When Tom Ballard moves to Bayview Retirement Vilage, he meets Diana Trent, a feisty old woman who complains about everything and wants nothing more than just to die. Much to the dislike of ...
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After drinking a lot at a reunion Tom has trouble passing water and becomes very sensitive about it. He tries to keep it from Diana but his secretive behaviour initially leads her to believe that he ...
Audrey fforbes-Hamilton is sad when her husband dies but is shocked when she realises that she has to leave Grantleigh Manor where her family has lived forever. The new owner is Richard De ... See full summary »
Three old men from Yorkshire who have never grown up face the trials of their fellow town citizens and everyday life and stay young by reminiscing about the days of their youth and attempting feats not common to the elderly.
Martin is a committee man. He has numerous schemes and committees organised around the neighbourhood. He is so obsessive about every detail of everything he does he is driving his long ... See full summary »
British sitcom about the simple relationship between Mike and Laura, two fairly unlikely individuals who come together and form an unmarried union. Nearing 40, Laura appears perplexed most ... See full summary »
Comic goings on in this series set in an English holiday camp called Maplins. The title comes from the camp's greeting, which the staff are meant to say with enthusiasm but all too often ... See full summary »
When Tom Ballard moves to Bayview Retirement Vilage, he meets Diana Trent, a feisty old woman who complains about everything and wants nothing more than just to die. Much to the dislike of Harvey Baines, the head of the home, the two form a friendship and eventually a romance, helping each other out of tight situations. Tom's son, Geofrey, and daughter-in-law, Marion (whom Tom doesn't particularly like) are constantly stopping in and Jane, a worker at the home, is Diana's worst nightmare being constantly cheerful. Together, though, Tom and Diana make it together while they are waiting for God. Written by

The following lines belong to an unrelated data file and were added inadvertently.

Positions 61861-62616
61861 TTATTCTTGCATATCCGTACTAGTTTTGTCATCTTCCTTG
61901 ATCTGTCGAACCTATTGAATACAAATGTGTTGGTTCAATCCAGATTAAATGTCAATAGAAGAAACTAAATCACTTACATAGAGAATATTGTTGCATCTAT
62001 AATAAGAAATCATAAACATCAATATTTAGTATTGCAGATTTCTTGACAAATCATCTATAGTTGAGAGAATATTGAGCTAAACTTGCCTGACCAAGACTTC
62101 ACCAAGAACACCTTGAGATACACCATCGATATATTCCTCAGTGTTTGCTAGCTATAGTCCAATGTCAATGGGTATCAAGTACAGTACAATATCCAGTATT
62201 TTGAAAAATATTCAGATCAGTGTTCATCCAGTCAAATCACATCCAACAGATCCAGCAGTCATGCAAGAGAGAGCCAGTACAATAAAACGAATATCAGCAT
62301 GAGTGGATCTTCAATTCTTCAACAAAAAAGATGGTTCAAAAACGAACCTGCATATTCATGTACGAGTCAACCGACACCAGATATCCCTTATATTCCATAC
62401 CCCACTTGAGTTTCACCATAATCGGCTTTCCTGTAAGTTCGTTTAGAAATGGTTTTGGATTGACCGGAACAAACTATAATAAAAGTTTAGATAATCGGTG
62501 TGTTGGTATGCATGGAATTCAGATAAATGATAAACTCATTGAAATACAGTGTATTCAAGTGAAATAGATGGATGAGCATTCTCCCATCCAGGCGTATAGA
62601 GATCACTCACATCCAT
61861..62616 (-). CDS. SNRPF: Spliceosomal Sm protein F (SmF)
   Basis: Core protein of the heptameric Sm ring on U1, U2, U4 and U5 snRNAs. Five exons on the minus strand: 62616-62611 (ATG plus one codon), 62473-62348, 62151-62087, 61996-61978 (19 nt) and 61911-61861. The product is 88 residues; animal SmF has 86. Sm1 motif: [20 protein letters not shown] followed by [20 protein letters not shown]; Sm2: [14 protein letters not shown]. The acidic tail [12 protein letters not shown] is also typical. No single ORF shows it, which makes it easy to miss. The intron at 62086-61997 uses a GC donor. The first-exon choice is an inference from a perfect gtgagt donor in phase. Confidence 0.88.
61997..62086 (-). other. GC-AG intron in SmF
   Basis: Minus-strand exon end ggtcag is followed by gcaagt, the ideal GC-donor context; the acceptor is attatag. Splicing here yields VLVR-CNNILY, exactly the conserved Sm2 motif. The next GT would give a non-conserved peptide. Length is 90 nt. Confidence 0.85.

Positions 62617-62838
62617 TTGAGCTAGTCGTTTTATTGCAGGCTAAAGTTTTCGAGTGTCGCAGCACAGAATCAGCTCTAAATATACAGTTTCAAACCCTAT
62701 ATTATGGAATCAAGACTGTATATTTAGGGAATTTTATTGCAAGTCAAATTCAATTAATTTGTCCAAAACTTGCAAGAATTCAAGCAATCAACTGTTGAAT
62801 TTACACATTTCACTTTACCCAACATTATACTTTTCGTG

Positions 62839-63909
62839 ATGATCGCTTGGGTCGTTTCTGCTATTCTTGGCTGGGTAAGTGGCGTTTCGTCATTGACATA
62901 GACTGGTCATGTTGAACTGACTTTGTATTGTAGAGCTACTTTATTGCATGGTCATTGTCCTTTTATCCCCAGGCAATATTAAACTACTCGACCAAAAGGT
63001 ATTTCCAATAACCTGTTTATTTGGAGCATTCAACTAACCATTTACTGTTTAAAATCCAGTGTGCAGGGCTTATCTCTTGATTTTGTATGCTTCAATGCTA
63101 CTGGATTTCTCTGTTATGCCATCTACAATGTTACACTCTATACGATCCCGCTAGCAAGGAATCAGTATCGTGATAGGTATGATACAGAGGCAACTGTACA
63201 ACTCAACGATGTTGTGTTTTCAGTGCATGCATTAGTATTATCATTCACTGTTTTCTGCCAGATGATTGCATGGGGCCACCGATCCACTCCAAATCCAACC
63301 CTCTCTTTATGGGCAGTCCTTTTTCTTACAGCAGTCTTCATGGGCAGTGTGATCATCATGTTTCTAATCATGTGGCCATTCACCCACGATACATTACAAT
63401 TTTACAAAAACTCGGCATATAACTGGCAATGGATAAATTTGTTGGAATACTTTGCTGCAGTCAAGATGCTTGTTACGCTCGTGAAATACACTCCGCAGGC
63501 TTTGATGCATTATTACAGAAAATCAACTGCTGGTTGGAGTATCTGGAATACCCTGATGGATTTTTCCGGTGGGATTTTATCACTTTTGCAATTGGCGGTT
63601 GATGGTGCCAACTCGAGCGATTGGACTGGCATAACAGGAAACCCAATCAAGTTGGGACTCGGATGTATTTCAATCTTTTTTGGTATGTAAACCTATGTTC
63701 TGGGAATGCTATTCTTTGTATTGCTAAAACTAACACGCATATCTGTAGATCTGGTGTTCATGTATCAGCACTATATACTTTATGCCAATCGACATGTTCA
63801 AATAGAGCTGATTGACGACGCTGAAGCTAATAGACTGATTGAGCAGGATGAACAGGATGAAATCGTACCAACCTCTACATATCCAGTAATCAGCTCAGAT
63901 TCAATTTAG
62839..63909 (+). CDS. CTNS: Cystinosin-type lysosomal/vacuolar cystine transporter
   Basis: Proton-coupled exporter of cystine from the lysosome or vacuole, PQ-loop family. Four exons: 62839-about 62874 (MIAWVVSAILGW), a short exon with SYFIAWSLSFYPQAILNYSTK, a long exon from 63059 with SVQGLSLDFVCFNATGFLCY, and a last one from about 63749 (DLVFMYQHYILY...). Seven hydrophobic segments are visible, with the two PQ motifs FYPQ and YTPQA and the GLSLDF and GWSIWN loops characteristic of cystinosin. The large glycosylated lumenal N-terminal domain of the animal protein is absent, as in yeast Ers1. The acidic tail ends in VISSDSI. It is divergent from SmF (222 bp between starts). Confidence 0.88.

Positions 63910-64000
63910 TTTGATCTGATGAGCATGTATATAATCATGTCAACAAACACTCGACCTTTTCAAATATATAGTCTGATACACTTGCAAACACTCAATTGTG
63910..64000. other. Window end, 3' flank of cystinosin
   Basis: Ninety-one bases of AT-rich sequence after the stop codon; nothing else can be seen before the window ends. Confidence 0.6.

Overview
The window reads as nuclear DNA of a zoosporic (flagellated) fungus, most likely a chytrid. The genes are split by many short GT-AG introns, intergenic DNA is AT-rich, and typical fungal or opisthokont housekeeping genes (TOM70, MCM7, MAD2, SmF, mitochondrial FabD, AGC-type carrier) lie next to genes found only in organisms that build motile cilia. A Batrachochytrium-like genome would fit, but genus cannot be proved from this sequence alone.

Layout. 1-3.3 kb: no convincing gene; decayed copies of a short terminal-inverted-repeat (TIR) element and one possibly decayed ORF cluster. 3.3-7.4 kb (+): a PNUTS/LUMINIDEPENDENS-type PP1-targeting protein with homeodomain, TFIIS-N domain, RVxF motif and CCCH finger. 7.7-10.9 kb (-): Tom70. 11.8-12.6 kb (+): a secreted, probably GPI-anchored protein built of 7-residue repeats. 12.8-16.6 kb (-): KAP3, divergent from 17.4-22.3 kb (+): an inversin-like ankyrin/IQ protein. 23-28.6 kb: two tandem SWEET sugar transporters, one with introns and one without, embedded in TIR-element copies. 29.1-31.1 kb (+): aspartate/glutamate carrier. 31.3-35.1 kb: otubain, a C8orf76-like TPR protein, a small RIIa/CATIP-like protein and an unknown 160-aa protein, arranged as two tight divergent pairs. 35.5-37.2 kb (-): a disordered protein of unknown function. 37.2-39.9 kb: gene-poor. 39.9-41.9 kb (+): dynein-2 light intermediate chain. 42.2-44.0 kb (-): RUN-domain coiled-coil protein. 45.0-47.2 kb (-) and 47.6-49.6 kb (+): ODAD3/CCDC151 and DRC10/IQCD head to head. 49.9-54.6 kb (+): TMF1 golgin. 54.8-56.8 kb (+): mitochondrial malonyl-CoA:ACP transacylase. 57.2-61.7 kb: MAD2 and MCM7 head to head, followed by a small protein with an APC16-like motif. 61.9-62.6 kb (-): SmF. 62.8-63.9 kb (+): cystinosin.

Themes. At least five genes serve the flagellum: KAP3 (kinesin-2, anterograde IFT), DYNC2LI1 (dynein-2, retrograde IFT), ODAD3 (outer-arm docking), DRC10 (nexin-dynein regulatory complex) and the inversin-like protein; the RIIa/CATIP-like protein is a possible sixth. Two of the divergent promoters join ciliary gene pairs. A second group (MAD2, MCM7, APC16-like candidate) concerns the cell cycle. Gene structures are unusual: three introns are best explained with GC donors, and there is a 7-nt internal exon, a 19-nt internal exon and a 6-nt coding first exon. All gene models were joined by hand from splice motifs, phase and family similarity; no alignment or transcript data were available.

Christopher Rothbauer <email@example.com>
The title is possibly a tribute to "Waiting for Godot," the famous minimalist stage play with an absurd situation and a dearth of characters, written around 1950 by Irish-French author Samuel Beckett. See more »
What a wonderful antidote to the usual crap on television--especially in its depiction of old people. All too often, in films and TV, old people are endowed with either great wisdom, insight or are gosh-darn cute. WAITING FOR GOD throws all these clichés out the window, showing us that old people can be nasty--just like anyone else! The film has two leads--Diana and Tom. While Tom isn't a major grouch, he is a bit of a trouble maker and loves being eccentric. Diana, on the other hand, is a nasty old crank that could care less about people she deems are beneath her--and that is practically everyone! And her anger and clever meanness is given plenty of righteous opportunity to come out at the old folks home they live in, as Harvey (the manager) is a total moron and his assistant, Jane, is just...well, pathetic.
Week after week, Diana (with assistance from Tom) make their lives miserable--along with Tom's truly awful son and daughter-in-law. There is a lot more I can say about the show, but the bottom line is that excellent writing, truly original characters and a nice sense of irreverence make this a must-see...especially if there is a little Diana within you.
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